Transverse matrix cracking is a progressive damage mode that evolves with the increase in the applied strain, and a measure of accumulated damage is the crack density. Thus, the reduced elastic properties of a laminate, such as a longitudinal Young’s modulus and the major Poisson ratio, are related to the number of cracks formed in the transverse layer. The comparison between the present predictions and experimental data [30] is shown in Figure 5 as plots of normalized axial modulus against crack density (number of cracks per centimeter) for the [0_{2}/90_{4}]_{S} glass/epoxy laminate.

Figure 6 and Figure 7 show the reduction of the Poisson’s ratio for the AS4/3501-6 and CFRP [0/90]_{s} lay-up laminate as a function of matrix crack density. It should be mentioned that the numerical result of each case is the average value of 300 data. The results reveal that the theoretical predictions provided by the analytical approach agree well with the experimental values [31,32]. Indeed, the probabilistic model for characterizing the transverse matrix cracking can emphasize the statistical nature of damage accumulation [33].

#### 3.2. Analysis of Progressive Cracking

For the purpose of verifying the accuracy of the present model and demonstrating its predictability for the progression of matrix cracking, Figure 8 and Figure 9 show the results obtained for the crack density as a function of the stress applied to the glass-epoxy laminates with a stacking sequence of [±θ/90_{4}]_{s}, where θ = 15° and 30°. G_{0} = 750 J/m^{2} and m = 10 are used as the scale parameters in the Weibull distribution. The comparison between the deterministic model and the probabilistic model shows that the deterministic model predicts a very rapid accumulation of ply cracks succeeding the first cracking, whereas the probabilistic model presents a smooth increase of the crack density with the applied stress. The latter is closer to the observed values in the experiments [11]. From these figures, we can see that the transverse matrix cracking procedure can be well described by the fracture toughness distribution. The statistical model can effectively characterize the initiation and propagation of matrix cracking. Moreover, the model is able to predict the constraining effect, namely, the cracking stress required for a given crack density gets smaller with an increase of the lay-up angle, θ, of [±θ/90_{4}] laminates [25].

**Figure 8.**Crack density in the 90-degree layer as a function of the stress applied to the composite laminates.

**Figure 9.**Crack density in the 90-degree layer as a function of the stress applied to the composite laminates.

#### 3.3. Estimation of Ultimate Strength

Figure 10 and Figure 11 show the uniaxial strengths as a function of the angle-ply, θ, expressed in degrees predicted for the T300/5208 [0/±θ/90]_{s} and [0/90/±θ]_{s} laminates, respectively. The test results from [34] are used to validate the present model. Due to the effect of the constraining action of the adjacent layer decreases as the degree θ increases, the ultimate strengths for the laminates become weaker with an increase of θ. Furthermore, a comparison of the experimental results with the current analysis predictions is made, which exhibits a good agreement.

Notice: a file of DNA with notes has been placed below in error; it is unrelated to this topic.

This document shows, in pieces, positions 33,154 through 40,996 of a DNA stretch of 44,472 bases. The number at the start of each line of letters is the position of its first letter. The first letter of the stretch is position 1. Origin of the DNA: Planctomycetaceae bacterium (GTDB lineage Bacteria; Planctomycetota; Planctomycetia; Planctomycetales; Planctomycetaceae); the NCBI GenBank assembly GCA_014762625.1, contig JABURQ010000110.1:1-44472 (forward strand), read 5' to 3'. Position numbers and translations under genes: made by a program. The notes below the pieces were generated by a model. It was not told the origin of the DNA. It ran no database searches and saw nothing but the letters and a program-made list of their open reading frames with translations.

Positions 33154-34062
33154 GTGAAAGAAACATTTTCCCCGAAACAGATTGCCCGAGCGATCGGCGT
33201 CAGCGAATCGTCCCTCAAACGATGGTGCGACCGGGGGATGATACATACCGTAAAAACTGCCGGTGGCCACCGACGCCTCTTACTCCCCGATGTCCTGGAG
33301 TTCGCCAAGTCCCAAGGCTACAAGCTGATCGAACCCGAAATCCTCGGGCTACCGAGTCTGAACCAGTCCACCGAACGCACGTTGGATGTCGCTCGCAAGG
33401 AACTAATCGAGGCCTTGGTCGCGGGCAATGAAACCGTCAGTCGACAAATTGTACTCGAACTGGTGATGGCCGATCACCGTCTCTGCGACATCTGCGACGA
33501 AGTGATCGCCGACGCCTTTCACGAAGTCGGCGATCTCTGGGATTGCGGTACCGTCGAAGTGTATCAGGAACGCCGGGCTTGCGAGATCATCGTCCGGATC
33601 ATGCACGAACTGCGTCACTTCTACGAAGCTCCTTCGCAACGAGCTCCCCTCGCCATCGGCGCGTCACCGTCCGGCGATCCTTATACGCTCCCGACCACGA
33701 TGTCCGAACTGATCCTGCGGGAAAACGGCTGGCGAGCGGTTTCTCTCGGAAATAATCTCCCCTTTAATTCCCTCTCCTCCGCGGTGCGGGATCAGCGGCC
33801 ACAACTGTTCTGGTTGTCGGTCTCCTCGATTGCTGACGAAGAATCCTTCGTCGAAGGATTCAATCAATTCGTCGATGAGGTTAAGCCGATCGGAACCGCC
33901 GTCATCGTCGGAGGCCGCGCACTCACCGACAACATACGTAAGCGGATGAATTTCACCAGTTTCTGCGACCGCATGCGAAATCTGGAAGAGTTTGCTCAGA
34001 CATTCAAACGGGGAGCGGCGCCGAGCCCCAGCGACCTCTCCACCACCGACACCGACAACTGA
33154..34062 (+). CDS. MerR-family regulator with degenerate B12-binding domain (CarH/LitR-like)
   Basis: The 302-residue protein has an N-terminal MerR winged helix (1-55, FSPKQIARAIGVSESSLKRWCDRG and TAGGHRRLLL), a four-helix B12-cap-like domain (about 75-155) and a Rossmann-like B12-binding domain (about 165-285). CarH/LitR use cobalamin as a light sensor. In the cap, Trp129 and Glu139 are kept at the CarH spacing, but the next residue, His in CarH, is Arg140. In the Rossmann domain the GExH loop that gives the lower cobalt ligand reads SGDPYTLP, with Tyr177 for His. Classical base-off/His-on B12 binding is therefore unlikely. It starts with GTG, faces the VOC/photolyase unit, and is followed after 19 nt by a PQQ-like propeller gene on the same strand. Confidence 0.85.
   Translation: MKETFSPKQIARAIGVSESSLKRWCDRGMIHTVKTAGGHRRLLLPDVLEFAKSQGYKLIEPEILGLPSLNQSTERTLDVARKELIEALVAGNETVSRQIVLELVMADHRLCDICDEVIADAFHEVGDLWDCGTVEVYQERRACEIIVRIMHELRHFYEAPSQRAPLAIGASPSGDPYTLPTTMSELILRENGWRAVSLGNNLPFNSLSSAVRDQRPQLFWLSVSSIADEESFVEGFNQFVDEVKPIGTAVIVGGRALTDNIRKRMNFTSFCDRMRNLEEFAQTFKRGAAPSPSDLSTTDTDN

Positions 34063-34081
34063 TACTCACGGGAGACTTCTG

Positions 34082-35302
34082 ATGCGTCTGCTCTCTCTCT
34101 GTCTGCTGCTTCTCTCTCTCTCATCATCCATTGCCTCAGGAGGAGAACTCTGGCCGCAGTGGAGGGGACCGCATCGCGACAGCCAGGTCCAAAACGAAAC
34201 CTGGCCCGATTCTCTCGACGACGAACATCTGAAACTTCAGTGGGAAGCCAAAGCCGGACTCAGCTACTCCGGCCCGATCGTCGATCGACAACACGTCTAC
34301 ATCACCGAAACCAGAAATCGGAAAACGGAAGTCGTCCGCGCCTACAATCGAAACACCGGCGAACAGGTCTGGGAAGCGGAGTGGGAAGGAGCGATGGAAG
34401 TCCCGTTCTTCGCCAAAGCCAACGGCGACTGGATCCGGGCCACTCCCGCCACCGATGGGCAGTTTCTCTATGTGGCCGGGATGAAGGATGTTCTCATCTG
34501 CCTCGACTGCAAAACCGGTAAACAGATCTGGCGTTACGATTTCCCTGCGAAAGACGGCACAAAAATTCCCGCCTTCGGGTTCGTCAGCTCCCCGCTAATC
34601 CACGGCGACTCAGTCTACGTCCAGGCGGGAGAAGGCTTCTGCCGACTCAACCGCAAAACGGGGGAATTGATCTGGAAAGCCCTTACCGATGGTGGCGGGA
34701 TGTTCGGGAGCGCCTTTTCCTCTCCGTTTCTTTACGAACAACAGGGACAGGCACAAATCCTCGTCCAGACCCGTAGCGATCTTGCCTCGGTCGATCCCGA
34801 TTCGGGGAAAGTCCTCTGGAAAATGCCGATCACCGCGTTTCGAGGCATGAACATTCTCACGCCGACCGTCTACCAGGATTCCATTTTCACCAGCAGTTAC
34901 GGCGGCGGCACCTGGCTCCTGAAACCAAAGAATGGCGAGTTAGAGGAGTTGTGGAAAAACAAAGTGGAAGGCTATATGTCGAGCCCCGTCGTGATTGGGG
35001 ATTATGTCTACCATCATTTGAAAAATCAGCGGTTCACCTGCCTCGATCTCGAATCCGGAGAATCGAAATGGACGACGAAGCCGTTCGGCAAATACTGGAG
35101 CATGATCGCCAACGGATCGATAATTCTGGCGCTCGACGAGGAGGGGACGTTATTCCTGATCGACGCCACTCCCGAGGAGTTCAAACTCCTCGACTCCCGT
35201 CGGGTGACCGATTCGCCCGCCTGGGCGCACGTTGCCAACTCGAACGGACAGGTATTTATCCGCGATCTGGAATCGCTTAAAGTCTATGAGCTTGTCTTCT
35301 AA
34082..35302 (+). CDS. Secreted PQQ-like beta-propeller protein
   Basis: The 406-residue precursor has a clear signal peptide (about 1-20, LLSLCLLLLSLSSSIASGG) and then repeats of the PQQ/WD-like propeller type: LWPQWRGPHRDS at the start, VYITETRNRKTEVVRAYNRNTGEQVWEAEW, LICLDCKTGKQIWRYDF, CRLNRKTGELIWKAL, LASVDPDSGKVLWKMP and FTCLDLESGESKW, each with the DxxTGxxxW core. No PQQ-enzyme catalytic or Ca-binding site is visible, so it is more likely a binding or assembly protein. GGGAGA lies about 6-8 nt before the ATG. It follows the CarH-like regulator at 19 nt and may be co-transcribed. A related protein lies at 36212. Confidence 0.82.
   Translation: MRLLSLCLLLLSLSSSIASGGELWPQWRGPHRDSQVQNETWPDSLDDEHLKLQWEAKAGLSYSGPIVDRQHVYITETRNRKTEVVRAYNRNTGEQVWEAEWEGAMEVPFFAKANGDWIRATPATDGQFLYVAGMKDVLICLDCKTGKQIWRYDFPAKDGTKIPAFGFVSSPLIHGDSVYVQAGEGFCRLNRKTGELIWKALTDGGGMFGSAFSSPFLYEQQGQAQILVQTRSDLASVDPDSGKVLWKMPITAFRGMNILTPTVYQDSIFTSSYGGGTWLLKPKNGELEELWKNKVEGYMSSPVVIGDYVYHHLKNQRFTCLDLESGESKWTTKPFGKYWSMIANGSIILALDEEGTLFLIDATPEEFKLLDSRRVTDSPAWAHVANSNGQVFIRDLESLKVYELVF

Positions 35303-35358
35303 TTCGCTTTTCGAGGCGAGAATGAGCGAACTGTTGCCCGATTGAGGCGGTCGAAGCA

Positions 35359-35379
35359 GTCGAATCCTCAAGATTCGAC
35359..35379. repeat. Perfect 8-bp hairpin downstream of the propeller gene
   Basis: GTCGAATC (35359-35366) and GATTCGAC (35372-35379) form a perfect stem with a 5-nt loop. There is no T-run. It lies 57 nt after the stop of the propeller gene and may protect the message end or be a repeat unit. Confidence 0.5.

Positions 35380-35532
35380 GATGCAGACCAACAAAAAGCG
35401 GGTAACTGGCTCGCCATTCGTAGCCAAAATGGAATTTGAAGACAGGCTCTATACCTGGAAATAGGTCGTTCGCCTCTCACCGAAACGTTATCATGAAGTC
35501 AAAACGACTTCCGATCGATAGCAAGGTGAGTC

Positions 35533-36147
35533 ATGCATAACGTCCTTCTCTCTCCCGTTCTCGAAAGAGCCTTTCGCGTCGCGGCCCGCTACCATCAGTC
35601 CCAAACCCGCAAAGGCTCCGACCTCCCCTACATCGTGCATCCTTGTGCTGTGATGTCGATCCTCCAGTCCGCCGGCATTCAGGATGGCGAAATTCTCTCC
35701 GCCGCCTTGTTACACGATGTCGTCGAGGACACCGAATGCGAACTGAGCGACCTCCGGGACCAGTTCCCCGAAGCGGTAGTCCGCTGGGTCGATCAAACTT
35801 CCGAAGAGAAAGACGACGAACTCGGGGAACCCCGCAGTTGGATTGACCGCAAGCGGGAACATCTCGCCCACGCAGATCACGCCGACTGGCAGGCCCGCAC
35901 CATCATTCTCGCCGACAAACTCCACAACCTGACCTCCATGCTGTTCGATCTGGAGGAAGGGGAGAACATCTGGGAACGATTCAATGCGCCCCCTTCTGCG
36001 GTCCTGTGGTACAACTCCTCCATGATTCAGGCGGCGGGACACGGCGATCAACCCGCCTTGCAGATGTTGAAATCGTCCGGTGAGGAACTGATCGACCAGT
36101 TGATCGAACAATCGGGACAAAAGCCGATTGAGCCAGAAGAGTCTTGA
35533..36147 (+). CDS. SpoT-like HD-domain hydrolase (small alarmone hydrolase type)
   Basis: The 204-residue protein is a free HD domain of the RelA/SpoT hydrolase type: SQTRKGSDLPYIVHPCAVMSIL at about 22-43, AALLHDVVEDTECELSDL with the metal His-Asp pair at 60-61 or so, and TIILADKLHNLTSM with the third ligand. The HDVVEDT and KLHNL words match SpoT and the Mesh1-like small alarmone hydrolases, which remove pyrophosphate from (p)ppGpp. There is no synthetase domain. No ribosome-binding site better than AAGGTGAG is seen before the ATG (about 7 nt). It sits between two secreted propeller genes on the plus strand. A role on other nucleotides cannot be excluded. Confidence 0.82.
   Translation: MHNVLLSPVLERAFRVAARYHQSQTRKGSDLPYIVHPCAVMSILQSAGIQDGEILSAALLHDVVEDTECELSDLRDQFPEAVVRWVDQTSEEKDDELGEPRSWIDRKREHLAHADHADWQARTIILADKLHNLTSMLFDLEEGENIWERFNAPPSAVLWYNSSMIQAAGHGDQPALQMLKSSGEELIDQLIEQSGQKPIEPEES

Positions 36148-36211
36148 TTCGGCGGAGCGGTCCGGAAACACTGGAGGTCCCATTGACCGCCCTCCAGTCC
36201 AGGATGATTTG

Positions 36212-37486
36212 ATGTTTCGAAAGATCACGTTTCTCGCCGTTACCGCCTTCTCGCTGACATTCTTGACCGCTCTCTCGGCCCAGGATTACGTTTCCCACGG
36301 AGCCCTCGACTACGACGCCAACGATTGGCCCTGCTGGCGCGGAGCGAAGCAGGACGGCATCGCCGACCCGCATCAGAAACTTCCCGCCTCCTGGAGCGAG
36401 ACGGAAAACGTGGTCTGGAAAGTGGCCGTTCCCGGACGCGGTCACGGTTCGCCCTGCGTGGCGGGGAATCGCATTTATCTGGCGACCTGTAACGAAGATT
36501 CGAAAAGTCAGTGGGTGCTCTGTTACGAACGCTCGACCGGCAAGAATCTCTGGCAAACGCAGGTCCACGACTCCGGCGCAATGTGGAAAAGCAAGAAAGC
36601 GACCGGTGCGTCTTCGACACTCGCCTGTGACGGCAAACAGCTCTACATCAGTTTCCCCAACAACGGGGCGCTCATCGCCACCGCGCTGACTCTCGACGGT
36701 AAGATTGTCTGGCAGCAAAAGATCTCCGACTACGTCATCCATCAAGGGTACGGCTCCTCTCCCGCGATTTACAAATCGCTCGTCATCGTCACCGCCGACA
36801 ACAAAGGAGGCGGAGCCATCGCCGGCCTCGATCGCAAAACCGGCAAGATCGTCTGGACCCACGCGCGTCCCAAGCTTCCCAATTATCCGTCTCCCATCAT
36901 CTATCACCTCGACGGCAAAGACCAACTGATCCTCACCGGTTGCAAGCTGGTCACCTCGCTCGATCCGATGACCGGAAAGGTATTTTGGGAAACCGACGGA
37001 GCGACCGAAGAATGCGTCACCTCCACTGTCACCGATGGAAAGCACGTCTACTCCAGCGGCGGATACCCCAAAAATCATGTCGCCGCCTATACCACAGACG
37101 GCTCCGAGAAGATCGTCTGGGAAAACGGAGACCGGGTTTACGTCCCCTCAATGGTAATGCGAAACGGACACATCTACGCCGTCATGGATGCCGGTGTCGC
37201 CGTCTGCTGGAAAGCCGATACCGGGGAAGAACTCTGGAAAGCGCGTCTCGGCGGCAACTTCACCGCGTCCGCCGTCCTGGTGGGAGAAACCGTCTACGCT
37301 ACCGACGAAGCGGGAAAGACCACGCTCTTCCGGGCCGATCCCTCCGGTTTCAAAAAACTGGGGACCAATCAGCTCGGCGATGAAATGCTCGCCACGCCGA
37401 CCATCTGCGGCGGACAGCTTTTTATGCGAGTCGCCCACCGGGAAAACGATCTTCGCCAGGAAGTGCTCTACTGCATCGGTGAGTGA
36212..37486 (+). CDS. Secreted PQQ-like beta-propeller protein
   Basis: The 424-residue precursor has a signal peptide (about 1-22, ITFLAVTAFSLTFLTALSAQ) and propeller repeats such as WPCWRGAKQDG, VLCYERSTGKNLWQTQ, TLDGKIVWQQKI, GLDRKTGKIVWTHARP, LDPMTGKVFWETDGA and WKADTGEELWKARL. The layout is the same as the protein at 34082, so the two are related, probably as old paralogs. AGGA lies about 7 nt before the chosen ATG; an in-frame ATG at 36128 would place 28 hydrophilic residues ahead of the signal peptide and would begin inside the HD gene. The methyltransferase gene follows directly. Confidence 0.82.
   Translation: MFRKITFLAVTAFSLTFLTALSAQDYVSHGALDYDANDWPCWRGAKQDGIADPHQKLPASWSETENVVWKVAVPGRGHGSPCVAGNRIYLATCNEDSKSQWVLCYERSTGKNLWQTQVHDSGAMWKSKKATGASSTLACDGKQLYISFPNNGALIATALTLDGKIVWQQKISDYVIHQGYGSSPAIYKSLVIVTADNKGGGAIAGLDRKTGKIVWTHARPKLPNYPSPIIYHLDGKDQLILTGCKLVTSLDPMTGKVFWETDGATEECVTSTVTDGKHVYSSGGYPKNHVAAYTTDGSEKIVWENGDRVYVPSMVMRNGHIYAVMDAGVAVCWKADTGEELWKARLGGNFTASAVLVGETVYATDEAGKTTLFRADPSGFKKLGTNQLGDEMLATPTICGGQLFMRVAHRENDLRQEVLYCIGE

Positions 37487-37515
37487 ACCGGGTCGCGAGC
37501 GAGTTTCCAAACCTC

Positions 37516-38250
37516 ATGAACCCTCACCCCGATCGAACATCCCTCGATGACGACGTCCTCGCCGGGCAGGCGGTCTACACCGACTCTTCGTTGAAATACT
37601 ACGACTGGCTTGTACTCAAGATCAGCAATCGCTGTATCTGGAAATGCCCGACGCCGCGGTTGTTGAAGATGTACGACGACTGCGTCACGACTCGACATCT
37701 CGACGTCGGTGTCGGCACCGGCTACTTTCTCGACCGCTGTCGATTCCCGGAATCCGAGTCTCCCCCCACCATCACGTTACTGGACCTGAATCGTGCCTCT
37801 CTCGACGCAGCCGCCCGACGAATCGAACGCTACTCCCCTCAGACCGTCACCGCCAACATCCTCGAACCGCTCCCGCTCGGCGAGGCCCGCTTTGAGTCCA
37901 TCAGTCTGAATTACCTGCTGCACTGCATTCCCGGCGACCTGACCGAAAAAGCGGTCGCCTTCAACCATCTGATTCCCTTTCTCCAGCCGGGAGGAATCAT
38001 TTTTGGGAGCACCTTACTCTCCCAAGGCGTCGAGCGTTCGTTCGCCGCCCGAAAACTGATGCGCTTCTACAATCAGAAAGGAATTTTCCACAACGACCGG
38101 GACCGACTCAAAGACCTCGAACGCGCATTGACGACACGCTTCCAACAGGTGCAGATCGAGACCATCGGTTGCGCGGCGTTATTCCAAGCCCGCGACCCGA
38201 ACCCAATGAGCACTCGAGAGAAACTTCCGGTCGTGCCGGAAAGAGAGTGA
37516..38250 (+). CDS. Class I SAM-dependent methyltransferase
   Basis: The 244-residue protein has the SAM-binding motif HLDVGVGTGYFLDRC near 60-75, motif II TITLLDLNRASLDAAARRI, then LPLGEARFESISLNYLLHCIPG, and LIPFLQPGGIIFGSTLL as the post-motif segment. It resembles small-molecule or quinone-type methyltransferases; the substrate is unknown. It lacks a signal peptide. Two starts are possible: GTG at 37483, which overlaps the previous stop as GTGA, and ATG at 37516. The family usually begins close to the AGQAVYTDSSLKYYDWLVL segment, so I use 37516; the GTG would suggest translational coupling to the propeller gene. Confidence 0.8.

It is interesting to note that locating the 90° ply adjacent to the laminate mid-plane will lower the laminate strength. The reason for this is almost certain to arise from the fact that in such a case, the length of the ply cracks in the through-thickness direction is double that for the other laminates, leading to a larger stress concentration in the 0° plies and to fiber failures at lower stresses [35]. The observed offset of the ultimate strength is due to the lack of the micro-delamination mechanism in this approach. Especially for thicker layers, delamination at the interface will occur earlier during the loading. One feature worthy of note, which is demonstrated by the deterministic model predictions [26], is that the current theory correctly takes account of the effects of the variability in fracture toughness due to microflaws distributed randomly along the length.

## 4. Conclusions

The objective of this exercise is to approach the modeling of progressive damage and failure in composite laminates. A statistical model based on the computation of the strain energy release rate associated with matrix cracking is proposed to study the stiffness reduction and to predict the ultimate strength of in symmetric laminated composite. The statistical distribution of the critical energy release rate, G_{c}, in the transverse layer is described by a two-parameter Weibull function in this article. Several sets of application examples and comparison with experimental results show that the present numerical model is able to reproduce the mechanical behavior of the laminated composite formed by unidirectional fiber reinforced laminae with different orientations.

## Acknowledgments

This work was supported by the National Science Foundation of China under grant numbers 11102169 and 11302272 and the Fundamental Research Funds for the Central Universities under grant numbers XDJK2013B019 and XDJK2013D011. The authors would also like to express their gratitude to Professor Junqian Zhang, Shanghai University, Shanghai, China, for helpful discussions.

## Conflicts of Interest

The authors declare no conflict of interest.